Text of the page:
And then two other things I think would be really crucial in this situation given the magnitude of what people are experiencing. I’m urging the state of New York to take a very good thing – the moratorium on evictions - and extend it to 60 days after this crisis. And so, I'm very thankful that the state acted to protect renters and I know to protect other folks to keep a roof over their head, but we need to make sure that that moratorium on evictions doesn't run out and it doesn't run out prematurely. We need to see this crisis end and then give period a grace period to people to protect them so we don't have a horrible situation where we finally get out of the coronavirus crisis and then see a massive wave of evictions. We need a period of time to help people get things back together and to protect them and make sure that they still have a home. So, the State should act on that right away.
And then also something I think the State of New York could do that would help everyone – let tenants who lost their income defer their rent. So, if a tenant can document that they lost their job, which I'm so sorry to say so many people can at this point. If you can document you lost your job and you don't have income; give tenants the ability to defer their rent payments and repay over the next 12 months on a payment plan. There's, I think some clear ways to put this together that protect tenants and respect the rights of landlords and make sure that everyone is whole in the end, but we can't have a situation where folks just have no money and no way to pay and they're living with that constant insecurity. Let's acknowledge the extent of this crisis and give our tenants a clear way forward. That's something I think the state should do as well, as quickly as possible.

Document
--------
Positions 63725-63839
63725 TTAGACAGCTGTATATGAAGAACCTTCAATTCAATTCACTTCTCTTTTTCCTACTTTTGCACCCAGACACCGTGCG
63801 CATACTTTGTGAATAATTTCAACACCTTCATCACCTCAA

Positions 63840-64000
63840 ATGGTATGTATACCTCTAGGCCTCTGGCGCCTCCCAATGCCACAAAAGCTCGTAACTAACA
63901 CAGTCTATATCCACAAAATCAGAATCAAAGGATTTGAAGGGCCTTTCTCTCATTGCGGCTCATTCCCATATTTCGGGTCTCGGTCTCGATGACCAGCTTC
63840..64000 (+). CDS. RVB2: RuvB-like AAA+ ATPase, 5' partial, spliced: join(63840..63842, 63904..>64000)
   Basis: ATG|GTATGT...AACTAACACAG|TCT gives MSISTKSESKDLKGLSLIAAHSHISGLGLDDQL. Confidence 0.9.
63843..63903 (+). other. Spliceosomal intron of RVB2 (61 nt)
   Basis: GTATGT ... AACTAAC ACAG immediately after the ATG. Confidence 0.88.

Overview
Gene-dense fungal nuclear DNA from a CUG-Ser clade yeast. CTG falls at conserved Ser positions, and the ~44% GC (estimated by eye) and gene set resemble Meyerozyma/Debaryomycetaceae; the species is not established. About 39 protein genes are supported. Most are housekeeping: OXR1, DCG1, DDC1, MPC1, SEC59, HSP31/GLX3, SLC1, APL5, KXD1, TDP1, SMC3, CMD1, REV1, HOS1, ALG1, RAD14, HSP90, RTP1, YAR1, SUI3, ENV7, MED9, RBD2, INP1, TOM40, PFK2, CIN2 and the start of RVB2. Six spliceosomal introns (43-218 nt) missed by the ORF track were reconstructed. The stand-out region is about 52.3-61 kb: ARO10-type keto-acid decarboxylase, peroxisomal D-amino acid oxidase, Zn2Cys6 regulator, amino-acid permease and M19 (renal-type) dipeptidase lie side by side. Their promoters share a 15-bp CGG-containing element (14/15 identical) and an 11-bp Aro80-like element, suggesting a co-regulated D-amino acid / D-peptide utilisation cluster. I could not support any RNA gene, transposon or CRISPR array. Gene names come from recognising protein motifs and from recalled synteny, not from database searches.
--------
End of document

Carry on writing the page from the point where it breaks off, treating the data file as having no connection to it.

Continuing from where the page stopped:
Alright, let me move to a very different topic and on this one again, one that we all care about and one where I can at least give people a little bit of good news as we fight through this crisis together. As we've seen with alternate side parking, folks obviously want to know where we're going with this and want the security of knowing that they don't have to worry about moving their cars. I've always said the one thing I cared about was making sure we didn't end up in a situation where our neighborhoods weren't clean, especially in the middle of a health crisis. I'm happy to say we've been monitoring, our Sanitation Department has been out there; the neighborhoods remain clean in a large measure because so few people are out and about the way they normally are. So, we actually see a level of cleanliness that is the right one for our city, and therefore I'm announcing we are suspending alternate side parking for another two weeks and this will take us until Tuesday, April 28th. So, we're going to continue to update you, but right now - rest assured - no alternate side parking until Tuesday, April 28th. We'll update you again as we get close to that and to the maximum extent possible we can give people this relief, I want to do it.